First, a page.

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POSTER ART
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FILM DETAILS
Certificate
TBC
Cast
Johnny Depp
Helena Bonham Carter
Alan Rickman
Timothy Spall
Sacha Baron Cohen.
Directors
Tim Burton.
Screenwriters
John Logan.
Running Time
TBC minutes

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Sweeney Todd: The Demon Barber Of Fleet Street
There will be blood. Lots and lots of it...


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Plot
Early 19th-century London. Barber Benjamin Barker (Depp) is transported to a penal colony by Judge Turpin (Rickman), who wants Barker’s wife. Fifteen years later, Barker returns under the guise of Sweeney Todd, moves into his old room above Mrs. Lovett’s (Bonham Carter) pie shop and starts plotting his bloody revenge...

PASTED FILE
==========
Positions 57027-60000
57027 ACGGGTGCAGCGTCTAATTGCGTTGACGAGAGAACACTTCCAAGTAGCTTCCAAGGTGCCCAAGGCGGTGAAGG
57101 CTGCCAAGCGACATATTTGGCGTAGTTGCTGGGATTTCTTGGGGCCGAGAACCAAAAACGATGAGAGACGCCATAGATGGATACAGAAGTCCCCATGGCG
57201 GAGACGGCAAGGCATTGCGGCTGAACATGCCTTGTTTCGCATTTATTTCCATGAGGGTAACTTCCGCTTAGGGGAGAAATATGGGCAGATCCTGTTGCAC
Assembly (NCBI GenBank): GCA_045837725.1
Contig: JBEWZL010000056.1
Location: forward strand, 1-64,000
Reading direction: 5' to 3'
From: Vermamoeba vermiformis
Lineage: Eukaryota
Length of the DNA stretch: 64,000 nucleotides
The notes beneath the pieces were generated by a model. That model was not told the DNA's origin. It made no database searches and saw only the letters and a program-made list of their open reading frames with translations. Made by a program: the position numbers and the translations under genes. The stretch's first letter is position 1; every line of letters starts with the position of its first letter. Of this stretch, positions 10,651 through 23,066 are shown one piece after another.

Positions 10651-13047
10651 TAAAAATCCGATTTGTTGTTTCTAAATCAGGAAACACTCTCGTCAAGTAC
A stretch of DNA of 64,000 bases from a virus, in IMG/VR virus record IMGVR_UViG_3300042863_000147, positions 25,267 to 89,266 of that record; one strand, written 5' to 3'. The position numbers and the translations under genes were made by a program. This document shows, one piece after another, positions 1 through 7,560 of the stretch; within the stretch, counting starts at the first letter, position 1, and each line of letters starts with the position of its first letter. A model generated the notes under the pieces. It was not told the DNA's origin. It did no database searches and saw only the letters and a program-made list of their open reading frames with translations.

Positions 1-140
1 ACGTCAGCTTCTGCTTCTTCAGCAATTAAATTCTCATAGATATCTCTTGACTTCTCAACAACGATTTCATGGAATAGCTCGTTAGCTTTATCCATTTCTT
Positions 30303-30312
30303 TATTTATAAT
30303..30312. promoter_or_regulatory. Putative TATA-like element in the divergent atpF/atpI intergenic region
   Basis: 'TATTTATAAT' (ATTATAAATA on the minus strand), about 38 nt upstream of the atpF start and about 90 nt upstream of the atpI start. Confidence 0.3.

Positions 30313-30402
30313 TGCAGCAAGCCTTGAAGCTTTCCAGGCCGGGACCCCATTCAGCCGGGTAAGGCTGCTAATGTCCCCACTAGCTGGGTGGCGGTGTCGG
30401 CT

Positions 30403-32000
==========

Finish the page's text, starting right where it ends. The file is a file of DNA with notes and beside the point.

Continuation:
Review
Sweeney Todd: The Demon Barber Of Fleet Street
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Everybody knows the story of Sweeney Todd, the barber who cut his customers’ throats and turned the corpses over to his criminal partner Mrs. Lovett to be cooked up in meat pies. Debate persists as to whether he was an actual historical character, but the Demon Barber Of Fleet Street has been prominent in our national gallery of horrors since the middle of the 19th century.